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Engineered toxin–intein antimicrobials can selectively target and kill antibiotic-resistant bacteria in mixed populations

Nature Biotechnology (2019) | Download Citation


Targeted killing of pathogenic bacteria without harming beneficial members of host microbiota holds promise as a strategy to cure disease and limit both antimicrobial-related dysbiosis and development of antimicrobial resistance. We engineer toxins that are split by inteins and deliver them by conjugation into a mixed population of bacteria. Our toxin–intein antimicrobial is only activated in bacteria that harbor specific transcription factors. We apply our antimicrobial to specifically target and kill antibiotic-resistant Vibrio cholerae present in mixed populations. We find that 100% of antibiotic-resistant V. cholerae receiving the plasmid are killed. Escape mutants were extremely rare (10−6–10−8). We show that conjugation and specific killing of targeted bacteria occurs in the microbiota of zebrafish and crustacean larvae, which are natural hosts for Vibrio spp. Toxins split with inteins could form the basis of precision antimicrobials to target pathogens that are antibiotic resistant.

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The data, plasmids and strains generated for this study, that support our findings are available upon request to D. Mazel.

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We would like to thank E. Krin and M. Gugger for providing chromosome DNA for V. cholerae and V. fischeri, and N. punctiforme cells, respectively, and V. Burrus for V. cholerae O139. We thank G. Cambray and Z. Baharoglu for V. cholerae-GFP strain and RFP-containing plasmid, respectively. We thank S. Jin for her technical help. We thank also P. Escoll for assistance with microscopy, V. Briolat for providing us with the zebrafish and Artemias, A. Gomez-Losada for his help with the statistics treatment and S. Aguilar-Pierlé for helpful reading of the manuscript. We thank F. de la Cruz for his invaluable comments along the development of this work. This work was supported by the Institut Pasteur (to D.M. and J.-M.G.’s units), the Centre National de la Recherche Scientifique (grant no. CNRS-UMR 3525) (to D.M.), PLASWIRES 612146/FP7- FET-Proactive (to D.M.’s unit, A.R.-P.’s laboratory and for R.L.-I.’s salary), the French Government’s Investissement d’Avenir program, Laboratoire d’Excellence ‘Integrative Biology of Emerging Infectious Diseases’ (grant no. ANR−10-LABX-62-IBEID to D.M. and J.-M.G.’s units), Spanish project TIN2016-81079-R (AEI/FEDER, EU) and Comunidad de Madrid (cofunded by FES and FEDER, EU) S2017/BMD-3691 project ingeMICS-CM (to A.R.-P.), the Fondation pour la Recherche Médicale (grant no. DBF20160635736 to D.M. and DEQ20140329508 to J.-M.G.). J.B.-B. was the recipient of a long-term post-doctoral fellowship from the Federation of European Biochemical Societies.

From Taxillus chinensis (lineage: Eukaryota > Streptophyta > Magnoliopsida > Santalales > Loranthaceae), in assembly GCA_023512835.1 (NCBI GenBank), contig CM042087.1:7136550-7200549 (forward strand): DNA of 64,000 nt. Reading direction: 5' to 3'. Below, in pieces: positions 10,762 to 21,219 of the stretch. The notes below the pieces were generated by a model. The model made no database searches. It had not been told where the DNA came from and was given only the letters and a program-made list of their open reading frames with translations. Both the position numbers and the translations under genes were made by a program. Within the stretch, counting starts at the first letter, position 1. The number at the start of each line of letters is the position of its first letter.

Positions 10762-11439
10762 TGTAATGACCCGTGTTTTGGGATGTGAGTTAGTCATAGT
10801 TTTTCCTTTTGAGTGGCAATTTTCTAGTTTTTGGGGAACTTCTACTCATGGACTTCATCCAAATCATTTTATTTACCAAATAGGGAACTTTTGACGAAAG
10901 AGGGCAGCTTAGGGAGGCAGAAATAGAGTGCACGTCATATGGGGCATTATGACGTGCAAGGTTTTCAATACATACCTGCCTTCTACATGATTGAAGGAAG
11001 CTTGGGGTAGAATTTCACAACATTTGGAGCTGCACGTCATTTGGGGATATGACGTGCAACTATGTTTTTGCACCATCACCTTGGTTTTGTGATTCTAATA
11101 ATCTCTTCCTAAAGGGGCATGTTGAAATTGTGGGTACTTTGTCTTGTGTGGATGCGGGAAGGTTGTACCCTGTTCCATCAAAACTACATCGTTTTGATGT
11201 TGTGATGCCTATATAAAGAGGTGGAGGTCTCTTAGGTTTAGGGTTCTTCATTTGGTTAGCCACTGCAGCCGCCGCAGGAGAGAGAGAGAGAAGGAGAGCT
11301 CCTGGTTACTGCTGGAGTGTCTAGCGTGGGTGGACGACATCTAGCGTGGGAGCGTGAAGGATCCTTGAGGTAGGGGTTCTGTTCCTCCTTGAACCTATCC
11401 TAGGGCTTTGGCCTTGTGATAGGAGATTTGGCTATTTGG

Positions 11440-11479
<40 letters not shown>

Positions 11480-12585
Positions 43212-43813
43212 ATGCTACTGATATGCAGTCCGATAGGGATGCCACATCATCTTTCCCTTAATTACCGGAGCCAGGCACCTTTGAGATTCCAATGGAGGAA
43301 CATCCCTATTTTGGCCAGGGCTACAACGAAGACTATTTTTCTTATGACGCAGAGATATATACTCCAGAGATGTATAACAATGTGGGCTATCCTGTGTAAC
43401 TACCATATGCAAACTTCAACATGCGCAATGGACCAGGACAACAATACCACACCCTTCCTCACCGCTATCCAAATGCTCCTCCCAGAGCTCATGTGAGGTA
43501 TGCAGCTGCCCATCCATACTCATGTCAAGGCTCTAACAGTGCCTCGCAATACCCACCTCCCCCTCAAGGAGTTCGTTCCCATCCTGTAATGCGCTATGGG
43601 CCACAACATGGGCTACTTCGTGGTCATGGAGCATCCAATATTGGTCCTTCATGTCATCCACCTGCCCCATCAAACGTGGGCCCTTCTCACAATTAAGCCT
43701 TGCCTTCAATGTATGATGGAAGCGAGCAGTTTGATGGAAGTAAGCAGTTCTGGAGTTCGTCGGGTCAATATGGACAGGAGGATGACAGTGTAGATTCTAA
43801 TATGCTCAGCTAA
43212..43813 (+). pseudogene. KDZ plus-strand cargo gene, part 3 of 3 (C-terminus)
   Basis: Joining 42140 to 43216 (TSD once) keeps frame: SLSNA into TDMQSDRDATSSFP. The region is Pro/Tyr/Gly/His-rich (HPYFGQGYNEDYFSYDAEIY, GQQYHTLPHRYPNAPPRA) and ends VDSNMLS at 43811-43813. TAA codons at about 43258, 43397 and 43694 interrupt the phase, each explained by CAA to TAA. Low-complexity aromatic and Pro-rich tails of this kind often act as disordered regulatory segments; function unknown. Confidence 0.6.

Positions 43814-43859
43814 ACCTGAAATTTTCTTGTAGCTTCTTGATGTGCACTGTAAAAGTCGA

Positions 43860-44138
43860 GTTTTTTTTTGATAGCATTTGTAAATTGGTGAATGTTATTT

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Author notes

    • Rocío López-Igual

    Present address: Instituto de Bioquímica Vegetal y Fotosíntesis, CSIC and Universidad de Sevilla, Seville, Spain


  1. Unité de Plasticité du Génome Bactérie, Département Génomes et Génétique, Institut Pasteur, Paris, France

    • Rocío López-Igual
    •  & Didier Mazel
  2. UMR3525, CNRS, Paris, France

    • Rocío López-Igual
    •  & Didier Mazel
  3. Unité de Génétique des Biofilms, Département Microbiologie, Institut Pasteur, Paris, France

    • Joaquín Bernal-Bayard
    •  & Jean-Marc Ghigo
  4. Universidad Politécnica de Madrid, Departamento de Inteligencia Artificial, ETSIINF, Madrid, Spain

    • Alfonso Rodríguez-Patón


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D.M. and R.L.-I. designed the experiments. J.B.-B and R.L.-I. designed and performed the in vivo experiments. J.B.-B. performed the microscopy experiments and statistic analysis. D.M., R.L.-I. and A.R.-P. participated in the conception of the project. R.L.-I. and D.M. prepared the manuscript and wrote the article with great participation from J.B.-B., J.-M.G. and A.R.-P.

Competing interests

The authors declare no competing interests.

Corresponding author

Correspondence to Didier Mazel.

Integrated supplementary information

  1. Supplementary Figure 1 Toxicity comparison of single CDS toxin gene versus synthetic split toxin-intein fusion.